« Last Edit: November 14, 2009, 11:25:59 AM by NealtheRed » Logged

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rms2
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« Reply #4 on: November 14, 2009, 11:56:38 AM »

I've had my share of run-ins with David, but he has tempered his approach quite a bit and was even willing to admit in a later post that we still don't know everything. He even responded somewhat positively when I wrote that I think L21 and U152 are two sides of the same Celtic coin, which began with a P312+ Italo-Celtic population.

Let's face it: L21 and U152 are "brother clades". They are both sons of P312 and were born very close together in time and in the same general vicinity, L21 being the more northerly of the siblings.

It's a shame P312 wasn't found first and given some time to be thought out before U152 came along. U106 had that advantage. It was found first (as S21), well before its subclades, so that people were seeing it as one thing, and still see it that way, before the parsing into its various subclades began.

We haven't had that luxury with P312 and its divisions, so almost nobody looks for the common ground in P312 and its children.

« Last Edit: November 14, 2009, 11:57:57 AM by rms2 » Logged

alan trowel hands.
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« Reply #5 on: November 14, 2009, 12:20:09 PM »

I think in Gaul  the division of France into four great major rivers systems was reflected in ancient political divisions and perhaps clade count may have been deeply effected by this too.  http://www.freeworldmaps.net/europe/france/map.html

The huge Loire and Seine systems which reach from north and north-west into the centre dominate almost all of the northern half and part of central France.  The same rivers' lower reaches have plenty of L21 so it makes sense that the upper reaches of the same rivers also have L21 even though testing has not really taken place there yet to any degree.  The combined watershed of these two great systems runs (very roughly) from Strasbourg to La Rochelle/Bordeaux (which literally divides France in two) although the Loire system actually also extends beyond this into the Massive Central of south-central France.  Everything north of that line is accessed by the Loire and Seine river systems. These two systems dominated Gallia Celtica. Indeed it strikes me they may have defined it.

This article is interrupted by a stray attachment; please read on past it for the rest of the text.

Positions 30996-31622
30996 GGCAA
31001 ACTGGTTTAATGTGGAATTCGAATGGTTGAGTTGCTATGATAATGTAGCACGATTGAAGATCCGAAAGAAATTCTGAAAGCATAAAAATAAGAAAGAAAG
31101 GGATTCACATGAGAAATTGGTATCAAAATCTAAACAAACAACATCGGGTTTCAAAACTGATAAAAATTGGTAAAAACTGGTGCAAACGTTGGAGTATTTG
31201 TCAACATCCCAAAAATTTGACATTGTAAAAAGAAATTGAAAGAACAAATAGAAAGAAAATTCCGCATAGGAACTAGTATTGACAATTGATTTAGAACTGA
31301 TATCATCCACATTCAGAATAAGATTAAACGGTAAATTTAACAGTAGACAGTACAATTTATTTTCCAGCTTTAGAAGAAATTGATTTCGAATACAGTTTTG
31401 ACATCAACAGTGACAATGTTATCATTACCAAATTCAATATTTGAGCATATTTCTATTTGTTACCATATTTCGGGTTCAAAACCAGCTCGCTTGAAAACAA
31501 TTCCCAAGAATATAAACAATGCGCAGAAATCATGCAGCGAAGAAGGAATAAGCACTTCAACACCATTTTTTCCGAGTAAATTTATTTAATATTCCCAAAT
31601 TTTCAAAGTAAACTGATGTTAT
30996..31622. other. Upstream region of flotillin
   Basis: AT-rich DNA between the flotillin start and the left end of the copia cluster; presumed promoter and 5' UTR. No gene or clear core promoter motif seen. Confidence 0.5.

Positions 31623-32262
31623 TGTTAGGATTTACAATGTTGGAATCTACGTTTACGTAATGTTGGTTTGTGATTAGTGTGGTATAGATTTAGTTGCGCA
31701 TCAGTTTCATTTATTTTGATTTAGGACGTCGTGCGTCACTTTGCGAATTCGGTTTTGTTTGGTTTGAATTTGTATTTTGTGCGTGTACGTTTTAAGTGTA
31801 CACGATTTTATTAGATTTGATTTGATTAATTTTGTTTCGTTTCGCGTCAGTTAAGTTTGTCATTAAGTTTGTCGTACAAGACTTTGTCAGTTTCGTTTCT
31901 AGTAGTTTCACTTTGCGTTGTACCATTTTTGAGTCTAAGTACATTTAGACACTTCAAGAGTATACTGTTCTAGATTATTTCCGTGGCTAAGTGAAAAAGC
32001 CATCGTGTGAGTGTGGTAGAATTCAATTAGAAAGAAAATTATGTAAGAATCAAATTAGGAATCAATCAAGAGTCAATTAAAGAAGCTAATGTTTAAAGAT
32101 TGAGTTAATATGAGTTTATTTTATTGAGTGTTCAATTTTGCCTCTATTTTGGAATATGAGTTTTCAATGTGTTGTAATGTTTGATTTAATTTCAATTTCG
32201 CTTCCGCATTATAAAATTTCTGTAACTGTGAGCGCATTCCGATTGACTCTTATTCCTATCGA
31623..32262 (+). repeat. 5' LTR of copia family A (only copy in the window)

The more I think about it, the more Gaul seems divided into its major parts by four river systems.   The huge Seine/Loire system dominated Celtica.  The other two great river systems, the Rhone and the Garrone systems may have defined the other parts of Gaul.  The great Garonne system seems to relate largely to the Aquitani's lands.  The Rhone system clearly opposes the Loire/Seine one and indeed is the only major system that reaches into France from the south (SE).  I think it was the basis of Gallia Narbonesis.  Belgica mainly relates to the north-east area that lay beyond the Loire/Seine system and related to the Lower Rhine, and rivers that flowed west and south from it like the Meuse.  Celtica only linked to the Rhine to the south around about Luxembourg and the Mosselle.    

There must be at least a suspicion that this might be reflected in clade trends. I am not talking about anything like absolutes but just trends caused by natural lines of communication and cultural/political contact/flow.   This is just a guess but perhaps the Rhone (which is near to Switzerland) will have a high U152 count and the Garrone system will have a higher S116* and perhaps Iberian type clade count.  

The one common thread between the river systems of Celtica, Belgica and Narbonesis was that all of them bordered part of the Rhine (something that Aquitania didn’t). I suspect that L21 occurred at a point where it was well placed to move into the Seine and Loire systems but not the Rhone or Garonne systems or the rivers flowing west from the Lower Rhine into Belgium and NE France.  That points to the middle Rhine and the Mosselle.  Interestingly, an arrival into France from the Middle Rhine via the Mosselle and into the upper reaches of the Seine and Loire first (crossing the small watersheds between them) seems to be exactly what happened when Linearbandkeramik entered France.

It will be interesting to see whether the hints of clade trends linked to the major divisions of Gaul (in turn linked to major river systems) become clearer as testing improves.  If L21’s strength is based on the Loire/Seine river systems then it should be:

1. Dominant north of the Bordeaux-Strasbourg line and even a little south into the fringes of the Massive Central.  L21 should extend via the Mosselle into Luxemburg and SW Germany at the middle Rhine and perhaps touch the northern fringes of Switzerland via the Rhine.

2. Weak in the NE extremity of France and Belgium beyond the Loire/Seine systems of Celtica.  Ir should also be weak in the Garonne system that dominates SW France and also in the south and south-east along the Rhone.  


Remarkably, so far, that is exactly what it is doing although the poorer sampling in the eastern half of the area makes L21 look more NW weighted than it probably really is.  The lesson from this is that we should probably expect L21 in areas within the Seine/Loire system that have no yet been sampled. What is going to be of interest is if the real scarcity of L21 in the Aquitanian, Narbonian and Belgic areas is maintained or is just down to sampling bias.  If it was, that would be a really remarkable thing.  Problem is to establish that would require a painful sequence of negative results from the proposed low-L21 area.    Possibly less painful and just as important would be to seek L21 testing in the poorer sampled part of the likely high L21 area defined above.  That would be less painful and more achievable in terms of funds and would also IMO remove the likely false impression that L21 is a north-western rather than simply ‘northern half of France’.  That would make sense as I cannot see on a small European scale the lower reaches of the Seine and Loire having a lot of L21 while the upper reaches does not.  We are not talking about the Nile here so huge cultural differences along the same river are not to be expected.        
« Last Edit: November 14, 2009, 12:20:38 PM by alan trowel hands. » Logged
alan trowel hands.
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« Reply #6 on: November 14, 2009, 01:28:24 PM »